“What have you done this year?” A simple question my sister asked sitting opposite me at the restaurant. We chose Farmacy for my birthday meal – my first vegan dining experience – a lovely establishment where food balances health and cocktails arrive in rainbow colours. Why is such a simple question so gut-wrenching to answer?
Did I need to prove to her my year was meaningful, or myself? My career has developed and led me to meet a host of interesting people. I’ve conducted one-on-one article interviews; I’ve adapted my writing style. I bought my first DSLR camera; spent more time alone in public, read my poetry out loud to a group. My body has become more toned – first time since a teenager I’m able to wear a UK size 6.
These things sound good, but I can’t articulate the scale of happiness obtained from each point. Straight after my 26th, I visited Barcelona, landed a new job and re-acquainted with my ex. The birthday post I wrote on my life lessons reflects the contentment I was finding. Something troubling me now – how reachable have my expectations become?
I’m looking to tick off the big things, the I’ve published a poetry book, learnt to speak Spanish, moved abroad for a few months and ran a marathon. Bucket list worthy items which infuse growth and deep soul searching. Technically I know I could do these things – I could plan it all and work my way through. There’s a disappointment festering that my 26th year didn’t accomplish such heights.
Early birthday celebrating
On Saturday, me and my sister ate at Farmacy and then travelled round London looking for lively atmospheres. As a last-minute planner, we ended up over walking and unsure of where to book. The simple solution was a fancy, special occasion moment – drinks at The Savoy. Because of my last writing job, I’ve spent time at upscale London hotels and had a tour at Annabel’s, yet never The Savoy.
As expected, beautifully elegant interior in a room with a talented man singing and playing the piano. We were the only non-couple sitting. The free snacks (olives, nuts and crisps) tasted better than usual but the drinks didn’t reach expectation. Compared to the other places where cocktails were half the price, the drinks we ordered lacked aesthetic and flavour. Perhaps too much alcohol for my liking – I guess that’s what some guests pay for.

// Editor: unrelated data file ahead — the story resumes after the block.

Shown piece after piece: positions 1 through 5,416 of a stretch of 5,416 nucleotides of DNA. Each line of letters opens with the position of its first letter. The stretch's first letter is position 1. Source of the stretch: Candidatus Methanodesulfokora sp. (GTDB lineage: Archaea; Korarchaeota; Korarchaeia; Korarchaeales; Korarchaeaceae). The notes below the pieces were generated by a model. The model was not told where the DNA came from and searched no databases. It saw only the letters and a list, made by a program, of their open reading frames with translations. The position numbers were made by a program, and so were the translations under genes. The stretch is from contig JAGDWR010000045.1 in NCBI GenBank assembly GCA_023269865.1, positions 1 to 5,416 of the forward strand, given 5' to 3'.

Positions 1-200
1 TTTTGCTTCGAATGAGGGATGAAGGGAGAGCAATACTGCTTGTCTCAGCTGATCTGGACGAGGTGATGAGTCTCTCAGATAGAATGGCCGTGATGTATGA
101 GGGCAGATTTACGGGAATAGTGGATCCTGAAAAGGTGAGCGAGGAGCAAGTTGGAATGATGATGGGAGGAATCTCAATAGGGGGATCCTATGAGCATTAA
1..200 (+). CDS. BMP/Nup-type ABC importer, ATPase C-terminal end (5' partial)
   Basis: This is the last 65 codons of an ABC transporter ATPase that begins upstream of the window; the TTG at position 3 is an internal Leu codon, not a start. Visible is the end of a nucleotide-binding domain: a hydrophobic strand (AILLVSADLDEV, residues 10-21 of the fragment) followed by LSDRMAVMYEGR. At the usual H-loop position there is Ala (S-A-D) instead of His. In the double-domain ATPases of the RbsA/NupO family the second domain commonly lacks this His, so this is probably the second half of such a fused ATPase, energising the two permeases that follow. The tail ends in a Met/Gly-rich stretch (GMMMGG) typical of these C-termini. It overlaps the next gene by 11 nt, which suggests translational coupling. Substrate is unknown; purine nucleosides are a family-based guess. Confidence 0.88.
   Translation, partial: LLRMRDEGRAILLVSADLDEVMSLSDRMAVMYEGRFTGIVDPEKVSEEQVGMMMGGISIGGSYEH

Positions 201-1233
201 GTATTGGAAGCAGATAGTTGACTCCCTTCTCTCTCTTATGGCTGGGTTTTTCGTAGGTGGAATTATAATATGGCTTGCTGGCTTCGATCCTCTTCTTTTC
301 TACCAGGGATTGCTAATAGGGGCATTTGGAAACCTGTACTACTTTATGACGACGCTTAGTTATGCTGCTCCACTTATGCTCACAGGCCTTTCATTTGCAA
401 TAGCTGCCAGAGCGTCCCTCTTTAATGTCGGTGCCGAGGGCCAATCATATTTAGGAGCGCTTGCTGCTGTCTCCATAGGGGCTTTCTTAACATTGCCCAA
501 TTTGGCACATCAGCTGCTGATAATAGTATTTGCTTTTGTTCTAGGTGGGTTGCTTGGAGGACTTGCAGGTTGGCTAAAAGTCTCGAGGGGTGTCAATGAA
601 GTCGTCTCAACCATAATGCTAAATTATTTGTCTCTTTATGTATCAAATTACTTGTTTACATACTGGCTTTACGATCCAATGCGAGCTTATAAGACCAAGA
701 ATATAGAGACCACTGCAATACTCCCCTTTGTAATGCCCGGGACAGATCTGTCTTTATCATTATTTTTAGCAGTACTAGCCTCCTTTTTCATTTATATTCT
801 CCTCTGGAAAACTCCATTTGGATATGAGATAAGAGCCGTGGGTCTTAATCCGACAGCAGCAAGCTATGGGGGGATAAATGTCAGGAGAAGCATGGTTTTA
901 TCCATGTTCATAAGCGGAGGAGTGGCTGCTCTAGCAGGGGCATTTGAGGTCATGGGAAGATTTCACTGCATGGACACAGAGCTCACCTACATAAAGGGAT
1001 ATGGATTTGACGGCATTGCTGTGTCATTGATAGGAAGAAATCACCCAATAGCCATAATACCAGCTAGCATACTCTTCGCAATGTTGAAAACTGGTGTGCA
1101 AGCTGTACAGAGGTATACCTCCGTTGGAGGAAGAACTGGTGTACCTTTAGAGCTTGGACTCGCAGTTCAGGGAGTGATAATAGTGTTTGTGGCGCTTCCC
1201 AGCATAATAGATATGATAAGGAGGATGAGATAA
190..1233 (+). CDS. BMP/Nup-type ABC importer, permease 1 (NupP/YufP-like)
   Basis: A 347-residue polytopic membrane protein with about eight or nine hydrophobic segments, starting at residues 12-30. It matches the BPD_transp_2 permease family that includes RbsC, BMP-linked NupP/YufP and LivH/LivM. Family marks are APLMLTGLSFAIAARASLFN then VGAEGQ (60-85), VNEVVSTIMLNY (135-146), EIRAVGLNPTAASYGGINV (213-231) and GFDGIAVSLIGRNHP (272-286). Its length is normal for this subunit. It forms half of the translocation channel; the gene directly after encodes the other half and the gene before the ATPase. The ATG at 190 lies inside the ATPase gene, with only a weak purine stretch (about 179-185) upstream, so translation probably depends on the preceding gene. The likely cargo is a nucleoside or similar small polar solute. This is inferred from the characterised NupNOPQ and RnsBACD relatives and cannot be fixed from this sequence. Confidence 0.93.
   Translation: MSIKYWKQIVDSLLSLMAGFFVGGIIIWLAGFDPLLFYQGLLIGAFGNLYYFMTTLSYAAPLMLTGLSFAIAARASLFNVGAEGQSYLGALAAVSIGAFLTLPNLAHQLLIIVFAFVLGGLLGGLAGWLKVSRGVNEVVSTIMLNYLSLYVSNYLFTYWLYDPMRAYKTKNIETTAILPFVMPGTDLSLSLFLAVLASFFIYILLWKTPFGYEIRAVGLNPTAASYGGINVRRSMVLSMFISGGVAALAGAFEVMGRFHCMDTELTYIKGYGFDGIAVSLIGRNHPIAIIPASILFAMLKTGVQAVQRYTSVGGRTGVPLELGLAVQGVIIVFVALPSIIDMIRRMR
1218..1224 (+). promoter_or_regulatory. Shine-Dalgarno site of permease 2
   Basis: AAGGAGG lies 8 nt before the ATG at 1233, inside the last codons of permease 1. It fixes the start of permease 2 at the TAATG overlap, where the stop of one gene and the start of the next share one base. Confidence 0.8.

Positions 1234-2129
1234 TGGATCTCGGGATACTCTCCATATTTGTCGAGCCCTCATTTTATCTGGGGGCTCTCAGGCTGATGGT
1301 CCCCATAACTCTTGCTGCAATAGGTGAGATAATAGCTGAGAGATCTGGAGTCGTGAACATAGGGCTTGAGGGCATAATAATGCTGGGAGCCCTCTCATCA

No other table snapped photos of their drinks or looked in the mood to say cheese. Not a hotel to visit if you’re a blogger wanting to capture plenty of images (in my opinion). Sign me up for afternoon tea though because I’m positive that’s worth booking. We trusted Vogue’s recommendation for a cocktail bar in Notting Hill. Loved my drink – the only problem was trying to choose from an extensive menu. Overall, a fun way to celebrate.
Last years of my twenties
Last night (my actual birthday), me and my best friend managed to find a Latin bar and club which I believe was one of London’s sole night locations with a crowd on Monday. We then went to gay bar & club Ku Bar. I haven’t danced till 3am for such a long time – it brought me straight back to my early twenties. Apparently 27 isn’t the most desirable age; people tell me I look 22 in a complimentary tone. Then did I realise how many incredible little steps and lessons I’ve learnt. How different I looked and felt on my 22nd birthday. I have no inkling of wish to rewind the clock or go back in a time travel – maybe just to remove some awful eyebrow plucking.
Perhaps my 26th year was teaching me to count up the microscopic yet significant points. The little things everyone else doesn’t quite notice. It’s like with haircuts – you have to cut lots of inches for most to notice. Yet trims are still important. My 27th birthday felt good – now I’m two birthdays’ away from waving goodbye to twenty-something forever.
What lessons have you learnt from your previous age or current?